Also said in the video i linked and duuh. Also 1+1 is 2, imagine.

Quote
I hope this has helped some.

Nope, you just repeated what is already said, and did it wrongly.

Quote
As a side note a good online class in electronics is a much better way to learn electronics than Youtube videos.  A lot of videos on Youtube are put out by people that don't really know what they are talking about.

Good luck,
Carroll

Ironically it turns out you don't really know what you're talking about.

Good luck

Free Energy | searching for free energy and discussing free energy

Re: Russian voltage multiplicator stacking
« Reply #2 on: May 04, 2020, 03:40:34 PM »
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Online citfta

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Re: Russian voltage multiplicator stacking
« Reply #3 on: May 04, 2020, 06:43:10 PM »
 :)

Offline nix85

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Re: Russian voltage multiplicator stacking
« Reply #4 on: May 04, 2020, 06:59:11 PM »
You don't know what you are talking about. I drew the diagram correctly. I only did not include the capacitor because russian diagram does not include it but that is most likely their mistake.

Secondly, it's not me saying output is dc, it's David from EEVblog and he explains why. Like i said, when input goes negative, there is +2V on the second cap to provide constant dc. There sure will be bit of ripple, but basically dc.

And no, i don't know it all nor i claimed to.

Free Energy | searching for free energy and discussing free energy

Re: Russian voltage multiplicator stacking
« Reply #4 on: May 04, 2020, 06:59:11 PM »
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Offline kolbacict

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Re: Russian voltage multiplicator stacking
« Reply #5 on: May 05, 2020, 12:34:04 PM »
I didn’t make such a design myself, but on "flyback.org"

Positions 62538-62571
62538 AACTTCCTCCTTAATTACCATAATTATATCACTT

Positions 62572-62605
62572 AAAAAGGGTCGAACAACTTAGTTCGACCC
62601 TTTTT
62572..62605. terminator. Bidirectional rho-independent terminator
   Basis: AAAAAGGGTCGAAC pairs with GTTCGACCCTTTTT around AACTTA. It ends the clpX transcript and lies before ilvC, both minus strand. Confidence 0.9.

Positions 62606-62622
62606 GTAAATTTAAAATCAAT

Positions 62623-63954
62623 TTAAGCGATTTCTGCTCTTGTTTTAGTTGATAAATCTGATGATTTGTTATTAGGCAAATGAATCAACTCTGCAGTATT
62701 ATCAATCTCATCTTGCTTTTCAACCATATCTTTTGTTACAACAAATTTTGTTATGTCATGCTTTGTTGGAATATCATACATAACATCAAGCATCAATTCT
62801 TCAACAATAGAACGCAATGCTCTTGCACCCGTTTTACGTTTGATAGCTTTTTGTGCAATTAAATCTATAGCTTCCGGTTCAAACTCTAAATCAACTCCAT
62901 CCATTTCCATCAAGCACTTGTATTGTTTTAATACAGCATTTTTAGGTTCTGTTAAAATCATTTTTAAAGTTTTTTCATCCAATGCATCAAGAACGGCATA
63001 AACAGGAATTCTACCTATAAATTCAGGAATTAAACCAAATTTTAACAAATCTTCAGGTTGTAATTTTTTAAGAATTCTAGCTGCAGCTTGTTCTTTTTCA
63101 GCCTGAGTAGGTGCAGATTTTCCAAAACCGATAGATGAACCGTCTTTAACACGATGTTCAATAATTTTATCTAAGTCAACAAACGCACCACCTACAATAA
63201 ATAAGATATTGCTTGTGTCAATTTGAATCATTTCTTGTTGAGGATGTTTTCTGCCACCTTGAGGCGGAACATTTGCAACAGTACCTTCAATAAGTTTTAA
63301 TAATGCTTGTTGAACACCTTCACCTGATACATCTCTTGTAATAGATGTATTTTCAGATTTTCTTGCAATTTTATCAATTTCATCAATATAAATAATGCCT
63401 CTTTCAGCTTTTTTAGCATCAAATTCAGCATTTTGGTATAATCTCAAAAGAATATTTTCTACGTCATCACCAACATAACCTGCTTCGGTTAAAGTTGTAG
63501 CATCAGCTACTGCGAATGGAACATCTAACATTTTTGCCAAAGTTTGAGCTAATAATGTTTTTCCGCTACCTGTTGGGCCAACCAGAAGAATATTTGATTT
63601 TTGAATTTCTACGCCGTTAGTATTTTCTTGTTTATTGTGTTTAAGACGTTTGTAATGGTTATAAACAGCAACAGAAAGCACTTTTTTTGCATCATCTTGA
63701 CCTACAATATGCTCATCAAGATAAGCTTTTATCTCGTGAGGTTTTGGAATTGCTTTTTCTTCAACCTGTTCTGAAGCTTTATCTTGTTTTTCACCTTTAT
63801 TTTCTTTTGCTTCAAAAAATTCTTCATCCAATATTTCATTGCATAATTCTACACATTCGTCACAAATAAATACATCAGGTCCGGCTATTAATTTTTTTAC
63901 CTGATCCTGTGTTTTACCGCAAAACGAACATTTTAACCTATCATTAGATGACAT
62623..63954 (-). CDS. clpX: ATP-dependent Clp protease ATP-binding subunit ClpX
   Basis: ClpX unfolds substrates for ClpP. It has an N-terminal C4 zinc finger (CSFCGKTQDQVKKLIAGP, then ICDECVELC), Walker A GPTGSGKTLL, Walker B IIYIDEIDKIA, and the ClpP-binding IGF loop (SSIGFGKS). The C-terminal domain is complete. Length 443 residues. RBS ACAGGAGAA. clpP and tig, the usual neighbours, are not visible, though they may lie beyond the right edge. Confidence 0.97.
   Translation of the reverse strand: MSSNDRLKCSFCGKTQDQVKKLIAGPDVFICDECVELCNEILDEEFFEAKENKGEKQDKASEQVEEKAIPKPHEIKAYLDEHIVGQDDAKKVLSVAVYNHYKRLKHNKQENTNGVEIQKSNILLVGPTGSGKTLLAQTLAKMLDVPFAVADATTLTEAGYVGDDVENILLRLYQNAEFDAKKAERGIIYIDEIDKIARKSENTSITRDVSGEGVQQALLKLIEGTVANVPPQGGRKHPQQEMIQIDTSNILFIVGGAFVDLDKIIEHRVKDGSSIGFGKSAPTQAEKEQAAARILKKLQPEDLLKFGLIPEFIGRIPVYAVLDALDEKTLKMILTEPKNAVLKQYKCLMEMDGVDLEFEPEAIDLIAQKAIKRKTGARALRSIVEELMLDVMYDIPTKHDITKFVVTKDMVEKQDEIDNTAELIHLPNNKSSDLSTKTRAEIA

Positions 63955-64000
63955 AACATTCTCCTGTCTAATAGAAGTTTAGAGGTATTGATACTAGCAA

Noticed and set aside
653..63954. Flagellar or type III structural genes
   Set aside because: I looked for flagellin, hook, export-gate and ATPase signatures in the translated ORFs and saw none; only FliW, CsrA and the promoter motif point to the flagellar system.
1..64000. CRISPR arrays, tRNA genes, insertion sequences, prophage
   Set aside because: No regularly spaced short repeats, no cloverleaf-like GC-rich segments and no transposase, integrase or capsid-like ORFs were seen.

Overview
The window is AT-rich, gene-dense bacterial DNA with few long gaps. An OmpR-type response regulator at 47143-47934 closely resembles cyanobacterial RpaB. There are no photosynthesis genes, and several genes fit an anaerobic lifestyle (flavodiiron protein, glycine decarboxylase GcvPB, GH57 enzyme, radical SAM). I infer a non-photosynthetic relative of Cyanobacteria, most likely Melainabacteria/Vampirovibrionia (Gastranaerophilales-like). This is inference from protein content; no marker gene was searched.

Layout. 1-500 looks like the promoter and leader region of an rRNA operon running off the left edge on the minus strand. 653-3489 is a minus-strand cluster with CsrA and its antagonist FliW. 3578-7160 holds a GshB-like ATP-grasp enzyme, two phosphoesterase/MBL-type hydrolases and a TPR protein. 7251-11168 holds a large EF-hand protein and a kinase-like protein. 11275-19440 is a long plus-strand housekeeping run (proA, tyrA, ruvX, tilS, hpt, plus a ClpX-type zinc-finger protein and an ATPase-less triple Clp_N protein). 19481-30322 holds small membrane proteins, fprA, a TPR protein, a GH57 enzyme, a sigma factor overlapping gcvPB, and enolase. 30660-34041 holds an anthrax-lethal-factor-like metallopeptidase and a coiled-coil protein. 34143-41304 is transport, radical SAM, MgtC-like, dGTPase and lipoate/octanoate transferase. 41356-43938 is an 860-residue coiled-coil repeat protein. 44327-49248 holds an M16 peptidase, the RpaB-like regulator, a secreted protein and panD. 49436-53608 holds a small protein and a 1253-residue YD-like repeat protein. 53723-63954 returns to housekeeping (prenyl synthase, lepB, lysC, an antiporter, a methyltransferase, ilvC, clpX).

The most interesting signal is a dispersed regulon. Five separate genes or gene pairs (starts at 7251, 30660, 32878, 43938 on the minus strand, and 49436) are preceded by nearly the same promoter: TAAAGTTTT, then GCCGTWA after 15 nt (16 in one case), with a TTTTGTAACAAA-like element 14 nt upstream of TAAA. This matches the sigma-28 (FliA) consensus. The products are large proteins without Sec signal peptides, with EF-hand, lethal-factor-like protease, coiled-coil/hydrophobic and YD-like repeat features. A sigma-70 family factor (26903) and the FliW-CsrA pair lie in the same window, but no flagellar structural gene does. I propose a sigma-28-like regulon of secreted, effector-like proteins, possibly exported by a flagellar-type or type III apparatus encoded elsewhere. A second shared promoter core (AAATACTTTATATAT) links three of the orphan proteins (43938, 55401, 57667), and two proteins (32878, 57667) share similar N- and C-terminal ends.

they said it works. :)

Offline nix85

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Re: Russian voltage multiplicator stacking
« Reply #6 on: May 05, 2020, 03:43:53 PM »
...

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Re: Russian voltage multiplicator stacking
« Reply #6 on: May 05, 2020, 03:43:53 PM »
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Offline nix85

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Re: Russian voltage multiplicator stacking
« Reply #7 on: May 05, 2020, 07:26:33 PM »
Found the schematic (altho modified) of the multiplier they used and yes, there is no first cap.

This must be the reason they flipped the connections, otherwise it makes no sense, one just needs to continue the cascade as shown below, two 3 stage multiplier next to each other.

Offline nix85

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Re: Russian voltage multiplicator stacking
« Reply #8 on: May 07, 2020, 12:22:48 AM »

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Re: Russian voltage multiplicator stacking
« Reply #8 on: May 07, 2020, 12:22:48 AM »
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Offline nix85

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Re: Russian voltage multiplicator stacking
« Reply #9 on: May 09, 2020, 02:32:15 AM »
Best video i seen on voltage multiplier. Too bad this forum doesn't embed vids but ok.

So in short what happens is simple altho it may seem complicated at first.

Starting with negative halfcycle, C1 charges to 12V through D1. Important notice, C1 is now charged in way that opposes the original voltage. In case you wonder why doesn't current go through D3 or D5 current simply goes through path of least resistance.

So now we got C1 charged and voltage source changes direction. Now voltage source and C1 are in same direction and through D2 they together charge C2 to 24V. Important notice, C1 does not discharge, it remains at 12V.

Then source changes direction again, now we have 12V from the source in same direction with 24V on C2 so 36V althogether will charge C3 through D3. but there is already 12V on C1 in opposite direction, so 36-12 means C3 also charges to 24V.... and so on in same manner.

https://www.youtube.com/watch?v=litsAzP4oqw

Offline lancaIV

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Re: Russian voltage multiplicator stacking
« Reply #10 on: May 09, 2020, 09:12:56 AM »
Peswiki,Directory :Paul l. Thermodynamics

Norman F.Ramsey Physics review 103,20 1.July 1956
as sources about circuits their energy conversion

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Re: Russian voltage multiplicator stacking
« Reply #10 on: May 09, 2020, 09:12:56 AM »